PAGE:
A study of almost 2,500 workers at a major Belgium hospital system found antibody levels among individuals who hadn’t been infected with the coronavirus before getting two doses of the Moderna vaccine averaged 2,881 units per milliliter, compared with 1,108 units/mL in an equivalent group who got two jabs of the Pfizer shot.

The results, published Monday in a letter to the Journal of the American Medical Association, suggested the differences might be explained by the:

higher amount of active ingredient in the Moderna vaccine — 100 micrograms, versus 30 micrograms in Pfizer-BioNTech

longer interval between doses of the Moderna vaccine — four weeks, versus three weeks for Pfizer-BioNTech

Moderna’s vaccine was associated with a two-fold risk reduction against breakthrough SARS-CoV-2 infections compared to Pfizer’s in a review of people in the Mayo Clinic Health System in the U.S. from January to July.

The results were reported in a separate study released ahead of publication and peer review on Aug. 9.



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Doctors Without Borders Calls For Fair Access Following US Approval Of Pfizer Vaccine



Following Monday’s full approval of the Pfizer-BioNTech mRNA COVID-19 vaccine by the US Food and Drug Administration (FDA), Médecins Sans Frontières/Doctors Without Borders (MSF) called again on Pfizer and BioNTech to immediately share the vaccine technology and knowledge with manufacturers on the African continent that could help boost global vaccine supply.

They should do this via the World Health Organization’s (WHO) mRNA vaccine technology transfer hub hosted in South Africa.

With only 1.7% of Africa’s population fully vaccinated against COVID-19, increasing and diversifying production and supply of mRNA vaccines through additional manufacturers, beginning with those based in countries on the African continent, offers an opportunity to urgently and sustainably address vaccine inequity during this pandemic, and in the future.

“Setting up mRNA vaccine manufacturing capacity in Africa is absolutely possible. Our analysis shows that at least seven manufacturers in African countries currently meet the prerequisites to produce mRNA vaccines, if all necessary technology and training were openly shared,” said Lara Dovifat, Campaign Manager, MSF Access Campaign.

“In fact, since July 2020, we’ve observed Pfizer-BioNTech and Moderna facilitate mRNA vaccine production with manufacturers in Switzerland, Spain and Germany, all within 8 months, so it is clearly feasible for other manufacturers to swiftly produce mRNA vaccines. The only reason these vaccines aren’t being produced more widely is because Pfizer-BioNTech and Moderna are refusing to share mRNA vaccine technology and information with manufacturers—including those in Egypt, Morocco, South Africa and Tunisia that could have the capacity to produce up to 100 million doses annually within a 10-month timeframe.”

In an analysis by Imperial College of London commissioned by MSF, the estimated total cost needed for starting up mRNA vaccine manufacturing in an existing manufacturing site and producing 100 million doses is approximately US$127 million for BioNTech-Pfizer’s vaccine and US$270 million for Moderna’s vaccine.

Considering the estimated US$2.5 billion of public money that has gone into the development of mRNA vaccines, and the forecasted 2021 sales revenues of $26 billion and US$19 billion for Pfizer-BioNTech and Moderna, respectively, these companies have a public obligation to facilitate increasing vaccine production and supply wherever possible.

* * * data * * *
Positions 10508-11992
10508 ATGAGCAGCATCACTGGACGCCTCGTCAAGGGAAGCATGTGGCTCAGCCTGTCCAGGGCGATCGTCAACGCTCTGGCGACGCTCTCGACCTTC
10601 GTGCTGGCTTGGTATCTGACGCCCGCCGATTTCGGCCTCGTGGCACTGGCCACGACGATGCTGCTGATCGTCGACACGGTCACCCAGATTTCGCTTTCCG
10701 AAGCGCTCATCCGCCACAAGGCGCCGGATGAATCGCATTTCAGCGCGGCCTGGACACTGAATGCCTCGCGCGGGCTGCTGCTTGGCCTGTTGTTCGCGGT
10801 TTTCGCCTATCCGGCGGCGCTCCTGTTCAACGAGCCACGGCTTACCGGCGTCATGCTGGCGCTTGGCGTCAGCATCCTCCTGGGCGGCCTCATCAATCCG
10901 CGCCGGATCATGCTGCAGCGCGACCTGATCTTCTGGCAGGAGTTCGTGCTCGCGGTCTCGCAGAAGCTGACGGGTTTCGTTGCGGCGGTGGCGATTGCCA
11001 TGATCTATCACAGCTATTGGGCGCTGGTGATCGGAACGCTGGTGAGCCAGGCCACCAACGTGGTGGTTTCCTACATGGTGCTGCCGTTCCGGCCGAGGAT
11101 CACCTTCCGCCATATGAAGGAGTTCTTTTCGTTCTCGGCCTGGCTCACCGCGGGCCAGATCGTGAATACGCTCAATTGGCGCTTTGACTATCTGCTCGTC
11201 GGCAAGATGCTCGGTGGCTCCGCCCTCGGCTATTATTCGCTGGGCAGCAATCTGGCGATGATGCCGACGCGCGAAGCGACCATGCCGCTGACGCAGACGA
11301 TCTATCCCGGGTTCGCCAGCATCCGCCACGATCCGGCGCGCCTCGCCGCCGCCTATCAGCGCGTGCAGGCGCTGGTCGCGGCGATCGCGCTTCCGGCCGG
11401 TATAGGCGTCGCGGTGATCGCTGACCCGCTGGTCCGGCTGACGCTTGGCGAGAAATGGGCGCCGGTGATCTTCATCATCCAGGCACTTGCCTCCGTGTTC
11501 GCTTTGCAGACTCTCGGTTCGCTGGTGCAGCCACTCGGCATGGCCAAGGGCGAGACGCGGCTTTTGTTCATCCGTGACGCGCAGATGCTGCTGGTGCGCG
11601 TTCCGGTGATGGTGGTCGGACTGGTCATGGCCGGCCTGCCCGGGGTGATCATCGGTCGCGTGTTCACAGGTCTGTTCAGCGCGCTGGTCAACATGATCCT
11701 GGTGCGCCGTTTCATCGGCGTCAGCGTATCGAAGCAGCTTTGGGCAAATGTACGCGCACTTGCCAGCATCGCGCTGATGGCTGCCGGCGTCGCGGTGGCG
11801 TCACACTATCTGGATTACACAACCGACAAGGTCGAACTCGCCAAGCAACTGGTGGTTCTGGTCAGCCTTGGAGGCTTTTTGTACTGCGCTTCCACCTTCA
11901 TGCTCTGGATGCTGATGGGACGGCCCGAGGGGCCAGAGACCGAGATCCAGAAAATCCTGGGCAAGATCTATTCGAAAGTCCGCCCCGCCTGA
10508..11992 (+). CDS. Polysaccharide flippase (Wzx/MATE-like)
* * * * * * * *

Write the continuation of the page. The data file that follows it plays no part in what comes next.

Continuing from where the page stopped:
Currently, only 1% of Pfizer-BioNTech vaccine doses have been delivered to low-income (0.1%), and low- and middle-income countries (0.9%).

Given that countries in Africa historically import 99% of the vaccines they administer, such vaccine dependence is clearly not sustainable for a continent of 1.2 billion people.

“As we’re seeing in the places we work, being almost entirely dependent on erratic vaccine imports and donations has so far proven woefully insufficient for vaccine access on the African continent,” said Dr Khosi Mavuso, Medical Representative for MSF in South Africa.

As new variants emerge and people continue to die from COVID-19 at alarming rates across Africa, the vaccine shortages we’re seeing are incredibly concerning.

He added that this suffering could be alleviated if pharmaceutical companies shared the mRNA technology and know-how needed to produce more COVID-19 vaccines now, through the WHO technology transfer hub, so that local vaccine production can begin as soon as possible.

“It is a failure for global public health that governments and mRNA vaccine producers are not doing everything they can to scale up production of COVID-19 vaccines when there are potential manufacturers on the African continent,” he said.

mRNA vaccines are a revolutionary and lifesaving new medical tool that are an advantageous choice for use and manufacturing in low- and middle-income countries – they are relatively simpler, faster and cheaper to produce than traditional vaccines; relatively easy to scale up production; and highly adaptable to new variants.

In addition, mRNA technology can be adapted to target other pathogens, meaning the same platform can be ‘switched’ to produce different vaccines or even therapeutics for other diseases of concern, including for preparedness for future pandemics.

“Supporting sustainable, independent vaccine manufacturing capacity in an African country would only require technology transfer from Pfizer-BioNTech and Moderna, but would be a gamechanger for equitable access to vaccines for people in low- and middle-income countries,” said Dr Carrie Teicher, Director of Programs, MSF-USA.

“The US government must immediately urge Pfizer-BioNTech and Moderna to share the COVID-19 mRNA vaccine technology and know-how. It really is a no-brainer – sharing mRNA technologies will increase the global production and supply of COVID-19 vaccines, saving lives in this pandemic and in the future.”